Stock futures fall after Portugal’s rating cut
Stock futures fell Wednesday on renewed concerns about European debt problems after a major ratings agency slashed its view on Portugal.
A report showing continued growth in the U.S. manufacturing sector had little effect on trading.
European markets are mostly lower after Fitch Ratings said Portugal’s recovery will be slower than other countries that use the euro, hurting Portugal’s ability to repay its debt. Debt problems in Europe have been one of the few drags on stocks in recent months.
Mounting debt in Greece, Portugal and other euro-zone nations have investors worried the countries will struggle to rebound economically and upend a global recovery.
The dollar strengthened sharply against the euro and other major currencies. The dollar is at its highest level against the euro since May.
The fresh worries about European debt more than offset expected signs of growth in the U.S. economy. Investors are awaiting reports on housing sales and durable goods orders that are expected to show growth in the sectors.
Ahead of the opening bell, Dow Jones industrial average futures fell 33, or 0.3 percent, to 10,795. Standard & Poor’s 500 index futures dropped 4.80, or 0.3 percent, to 1,164.80, while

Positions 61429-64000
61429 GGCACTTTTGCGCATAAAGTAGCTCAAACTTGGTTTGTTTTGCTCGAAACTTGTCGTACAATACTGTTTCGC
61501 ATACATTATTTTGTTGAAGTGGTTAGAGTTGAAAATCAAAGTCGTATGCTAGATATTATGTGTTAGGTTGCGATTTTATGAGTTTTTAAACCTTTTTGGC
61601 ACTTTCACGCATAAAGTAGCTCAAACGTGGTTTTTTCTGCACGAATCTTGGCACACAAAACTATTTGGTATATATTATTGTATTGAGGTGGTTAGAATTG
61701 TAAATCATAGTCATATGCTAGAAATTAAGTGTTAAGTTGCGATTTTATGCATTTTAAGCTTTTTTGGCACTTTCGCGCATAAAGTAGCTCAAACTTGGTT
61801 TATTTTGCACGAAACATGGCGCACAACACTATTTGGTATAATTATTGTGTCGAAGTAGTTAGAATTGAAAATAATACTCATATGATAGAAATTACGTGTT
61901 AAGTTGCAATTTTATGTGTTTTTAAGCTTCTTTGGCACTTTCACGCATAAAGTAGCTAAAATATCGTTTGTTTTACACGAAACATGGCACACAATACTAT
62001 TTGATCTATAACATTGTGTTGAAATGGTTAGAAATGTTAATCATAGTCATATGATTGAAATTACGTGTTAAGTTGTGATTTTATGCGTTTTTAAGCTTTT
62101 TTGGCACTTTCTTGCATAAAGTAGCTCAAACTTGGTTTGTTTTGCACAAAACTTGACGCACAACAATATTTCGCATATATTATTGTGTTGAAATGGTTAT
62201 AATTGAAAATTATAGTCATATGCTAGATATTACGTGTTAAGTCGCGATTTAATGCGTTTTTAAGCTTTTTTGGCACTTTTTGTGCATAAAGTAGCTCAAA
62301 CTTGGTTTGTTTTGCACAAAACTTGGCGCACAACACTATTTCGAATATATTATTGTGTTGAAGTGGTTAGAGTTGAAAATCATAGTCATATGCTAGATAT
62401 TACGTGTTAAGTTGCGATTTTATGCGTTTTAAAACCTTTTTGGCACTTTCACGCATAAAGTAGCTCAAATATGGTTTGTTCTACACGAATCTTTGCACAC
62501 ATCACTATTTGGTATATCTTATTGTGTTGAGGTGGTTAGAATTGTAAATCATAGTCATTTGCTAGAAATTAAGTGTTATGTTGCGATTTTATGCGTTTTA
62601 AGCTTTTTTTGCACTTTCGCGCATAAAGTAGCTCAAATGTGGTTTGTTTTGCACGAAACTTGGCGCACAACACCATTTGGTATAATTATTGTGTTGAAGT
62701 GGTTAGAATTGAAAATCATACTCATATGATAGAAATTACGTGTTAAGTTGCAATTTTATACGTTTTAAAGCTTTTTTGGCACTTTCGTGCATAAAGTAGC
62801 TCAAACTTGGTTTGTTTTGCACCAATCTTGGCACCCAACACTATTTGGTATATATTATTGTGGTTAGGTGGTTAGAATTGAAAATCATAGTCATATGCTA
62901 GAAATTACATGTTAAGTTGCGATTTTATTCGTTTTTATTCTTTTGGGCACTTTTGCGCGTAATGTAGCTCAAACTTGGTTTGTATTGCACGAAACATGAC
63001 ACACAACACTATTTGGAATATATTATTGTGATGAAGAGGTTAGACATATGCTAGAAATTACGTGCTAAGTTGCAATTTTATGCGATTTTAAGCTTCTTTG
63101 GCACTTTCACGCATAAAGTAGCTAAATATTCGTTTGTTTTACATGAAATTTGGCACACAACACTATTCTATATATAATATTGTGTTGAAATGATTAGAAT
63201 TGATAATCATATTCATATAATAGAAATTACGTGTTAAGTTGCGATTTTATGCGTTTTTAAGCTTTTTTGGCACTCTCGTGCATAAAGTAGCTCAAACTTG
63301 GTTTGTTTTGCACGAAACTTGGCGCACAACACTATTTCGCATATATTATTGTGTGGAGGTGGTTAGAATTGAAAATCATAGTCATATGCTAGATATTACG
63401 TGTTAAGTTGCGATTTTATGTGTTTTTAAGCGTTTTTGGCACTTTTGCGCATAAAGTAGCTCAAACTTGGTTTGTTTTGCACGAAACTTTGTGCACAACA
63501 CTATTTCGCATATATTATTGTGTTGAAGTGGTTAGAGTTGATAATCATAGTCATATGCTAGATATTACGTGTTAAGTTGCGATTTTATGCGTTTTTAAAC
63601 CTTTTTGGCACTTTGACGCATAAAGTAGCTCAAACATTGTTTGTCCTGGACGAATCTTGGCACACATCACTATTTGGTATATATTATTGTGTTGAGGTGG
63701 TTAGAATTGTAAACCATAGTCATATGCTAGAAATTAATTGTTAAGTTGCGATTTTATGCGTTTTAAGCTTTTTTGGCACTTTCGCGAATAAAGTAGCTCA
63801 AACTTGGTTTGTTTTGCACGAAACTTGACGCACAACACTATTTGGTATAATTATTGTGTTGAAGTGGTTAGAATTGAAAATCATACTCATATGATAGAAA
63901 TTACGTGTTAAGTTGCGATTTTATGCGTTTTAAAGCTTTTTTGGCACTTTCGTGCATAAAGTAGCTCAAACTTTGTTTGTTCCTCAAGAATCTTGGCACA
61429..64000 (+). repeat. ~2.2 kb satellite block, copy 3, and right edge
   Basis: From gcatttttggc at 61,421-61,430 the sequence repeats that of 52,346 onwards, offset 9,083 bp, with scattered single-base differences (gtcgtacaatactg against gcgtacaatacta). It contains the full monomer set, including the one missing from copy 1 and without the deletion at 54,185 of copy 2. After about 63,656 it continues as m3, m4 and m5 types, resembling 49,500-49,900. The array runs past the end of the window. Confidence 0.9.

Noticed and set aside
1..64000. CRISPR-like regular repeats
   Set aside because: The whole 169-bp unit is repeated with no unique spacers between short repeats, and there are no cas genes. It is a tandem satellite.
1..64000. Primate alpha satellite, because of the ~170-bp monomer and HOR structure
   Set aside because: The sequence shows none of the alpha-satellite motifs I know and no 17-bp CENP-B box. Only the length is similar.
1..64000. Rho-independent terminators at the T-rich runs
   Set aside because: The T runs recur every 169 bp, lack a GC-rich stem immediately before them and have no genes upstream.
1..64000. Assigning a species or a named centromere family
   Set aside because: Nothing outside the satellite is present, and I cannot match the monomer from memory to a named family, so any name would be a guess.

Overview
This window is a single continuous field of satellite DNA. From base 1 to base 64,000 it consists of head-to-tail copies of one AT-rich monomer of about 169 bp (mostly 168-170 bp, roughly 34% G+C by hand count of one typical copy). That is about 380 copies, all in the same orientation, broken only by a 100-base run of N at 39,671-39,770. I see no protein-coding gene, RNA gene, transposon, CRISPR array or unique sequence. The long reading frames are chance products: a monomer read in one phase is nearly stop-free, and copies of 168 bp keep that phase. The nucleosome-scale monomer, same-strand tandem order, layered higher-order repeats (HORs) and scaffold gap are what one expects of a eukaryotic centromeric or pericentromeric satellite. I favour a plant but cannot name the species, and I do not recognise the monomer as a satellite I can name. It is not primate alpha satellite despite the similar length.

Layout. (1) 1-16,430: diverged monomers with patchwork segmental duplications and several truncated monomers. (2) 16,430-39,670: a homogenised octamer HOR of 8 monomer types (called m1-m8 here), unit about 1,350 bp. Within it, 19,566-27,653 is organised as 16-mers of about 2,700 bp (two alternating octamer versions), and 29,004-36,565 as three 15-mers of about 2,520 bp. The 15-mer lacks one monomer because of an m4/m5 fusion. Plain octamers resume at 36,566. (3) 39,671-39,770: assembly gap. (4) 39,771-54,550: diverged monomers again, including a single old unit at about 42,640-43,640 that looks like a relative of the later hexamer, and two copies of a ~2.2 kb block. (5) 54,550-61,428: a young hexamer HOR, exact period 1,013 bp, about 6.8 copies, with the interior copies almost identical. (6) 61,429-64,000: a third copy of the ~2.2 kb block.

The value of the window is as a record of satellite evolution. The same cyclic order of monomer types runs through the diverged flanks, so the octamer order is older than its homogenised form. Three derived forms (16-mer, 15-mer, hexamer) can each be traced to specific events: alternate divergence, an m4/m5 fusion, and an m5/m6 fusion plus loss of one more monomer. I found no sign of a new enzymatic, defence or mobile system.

The Dow rallied to its highest level since
The housing report is expected to show that sales rose 3.6 percent to a seasonally adjusted annual rate of 320,000 last month, bouncing off a record low seen in January, according to economists polled by Thomson Reuters. The report is due out at 10 a.m. EDT.
A recovery in the sector has been slow and uneven. Reports showing improvement or stabilization in the housing market have regularly been met with buying on Wall Street, such as Tuesday’s big gains. The Dow jumped nearly 103 points, or 1 percent, and has risen in 10 of the last 11 trading sessions.
Investors appear to be brushing off a report on orders to factories for big-ticket manufactured goods that showed continued growth. Unlike the housing market, the manufacturing sector has shown steady improvement in recent months.
Durable goods orders — items expected to last at least three years — rose 0.5 percent last month, slightly below expectations for 0.7 percent growth. However, it was the third straight month orders rose, and excluding the volatile transportation sector, orders jumped by more than expected.
Orders climbed 0.9 percent in February excluding aircraft and other transportation orders. Economists had forecast an increase of 0.6 percent.
In corporate news, General Mills Inc. said its fiscal third-quarter profit jumped 15 percent and topped forecasts. The maker of Cheerios and Yoplait yogurt also raised its earnings outlook for 2010, though it still falls short of analysts’ expectations.
Homebuilder Lennar Corp. said its fiscal first-quarter loss narrowed. The company said it is on track to return to profitability this year.
Meanwhile, bond prices fell sharply ahead of an auction for five-year Treasury notes. The yield on the five-year note rose to 2.50 percent from 2.43 percent.
The yield on the benchmark 10-year note, which moves opposite its price, rose to 3.78 percent from 3.69 percent late Tuesday.
Gold and oil prices fell.